I am pleased to provide a brief explanation as requested for each of the programs and subsidies for mining provided by the Government of the Northwest Territories included in the written question. Later today, at the appropriate time, I will table a document entitled, "Value of Work Completed Under the Work Credit Program 2015-2022".

The Northwest Territories Mining Incentive Program, or MIP, provides funding to prospectors and exploration companies who propose new exploration projects or are already carrying out NWT mineral exploration work. The MIP is intended to stimulate and sustain mineral exploration activities throughout the NWT and reduce the risk associated with grassroots mineral exploration; exploration that is vital to a healthy, sustained, and productive mining industry.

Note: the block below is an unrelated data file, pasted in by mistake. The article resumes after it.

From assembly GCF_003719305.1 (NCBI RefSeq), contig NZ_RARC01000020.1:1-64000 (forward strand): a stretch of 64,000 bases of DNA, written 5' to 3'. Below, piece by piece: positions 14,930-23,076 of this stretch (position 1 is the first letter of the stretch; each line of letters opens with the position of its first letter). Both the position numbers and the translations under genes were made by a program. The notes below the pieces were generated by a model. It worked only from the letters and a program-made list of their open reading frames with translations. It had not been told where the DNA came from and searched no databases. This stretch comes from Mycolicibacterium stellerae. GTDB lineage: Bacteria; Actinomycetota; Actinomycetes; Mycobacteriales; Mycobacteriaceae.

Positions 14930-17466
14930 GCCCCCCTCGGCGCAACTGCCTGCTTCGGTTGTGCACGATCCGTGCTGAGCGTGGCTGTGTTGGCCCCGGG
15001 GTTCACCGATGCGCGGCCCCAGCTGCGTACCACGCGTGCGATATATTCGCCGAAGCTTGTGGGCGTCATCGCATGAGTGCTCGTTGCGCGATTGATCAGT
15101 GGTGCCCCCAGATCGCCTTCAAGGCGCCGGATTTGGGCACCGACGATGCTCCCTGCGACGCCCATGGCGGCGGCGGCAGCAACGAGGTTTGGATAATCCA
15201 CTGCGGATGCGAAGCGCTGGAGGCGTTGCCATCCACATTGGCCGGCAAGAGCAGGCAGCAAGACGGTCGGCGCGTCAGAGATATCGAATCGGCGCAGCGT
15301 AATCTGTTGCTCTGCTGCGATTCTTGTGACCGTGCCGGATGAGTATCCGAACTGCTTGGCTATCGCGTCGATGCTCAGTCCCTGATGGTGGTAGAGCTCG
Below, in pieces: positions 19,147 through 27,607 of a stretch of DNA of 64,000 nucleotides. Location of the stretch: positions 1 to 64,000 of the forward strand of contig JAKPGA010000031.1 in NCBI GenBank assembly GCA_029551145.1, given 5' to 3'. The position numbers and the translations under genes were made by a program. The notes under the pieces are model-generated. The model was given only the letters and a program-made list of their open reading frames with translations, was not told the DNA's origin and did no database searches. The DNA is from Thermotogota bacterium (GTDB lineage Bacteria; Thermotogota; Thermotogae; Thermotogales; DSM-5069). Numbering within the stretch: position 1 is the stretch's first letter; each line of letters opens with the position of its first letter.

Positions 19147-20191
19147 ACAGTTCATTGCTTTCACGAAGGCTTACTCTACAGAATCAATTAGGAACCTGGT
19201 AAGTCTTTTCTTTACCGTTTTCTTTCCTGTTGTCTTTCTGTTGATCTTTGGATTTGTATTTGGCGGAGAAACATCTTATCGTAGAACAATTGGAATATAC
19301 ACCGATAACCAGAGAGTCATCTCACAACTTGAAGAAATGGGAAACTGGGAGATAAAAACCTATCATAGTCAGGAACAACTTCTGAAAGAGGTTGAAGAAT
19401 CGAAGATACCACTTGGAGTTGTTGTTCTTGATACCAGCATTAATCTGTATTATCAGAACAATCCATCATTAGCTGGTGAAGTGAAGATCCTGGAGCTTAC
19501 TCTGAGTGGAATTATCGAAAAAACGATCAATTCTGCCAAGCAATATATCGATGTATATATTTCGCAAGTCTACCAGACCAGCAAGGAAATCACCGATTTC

In 2021-22 the MIP program was supported by a one-time increase of $500,000 from the Canadian Northern Economic Development Agency to support economic recovery of the NWT's mineral industry and to assist advanced projects in further evaluating their mineral resources and economic potential.

As a one-time COVID-19 relief program for the mineral industry, work requirements for mineral claims were waived on an as-needed basis for those claims whose work requirements could not be met for the period of March 17, 2020, until December 31, 2020. This was addressed by applying a top-up where needed to the credits required to keep mineral claims in good standing until 2021.

Also, as a one-time COVID-19 relief measure, lease rent payments due between March 17, 2020, and December 31, 2020, were deferred for one year from the day the rent would have been due.

The Prospector Support Program helps local prospectors by investing in the tools, equipment, and activities necessary to prospect. This funding program is provided under the Support for Entrepreneurs and Economic Development Policy.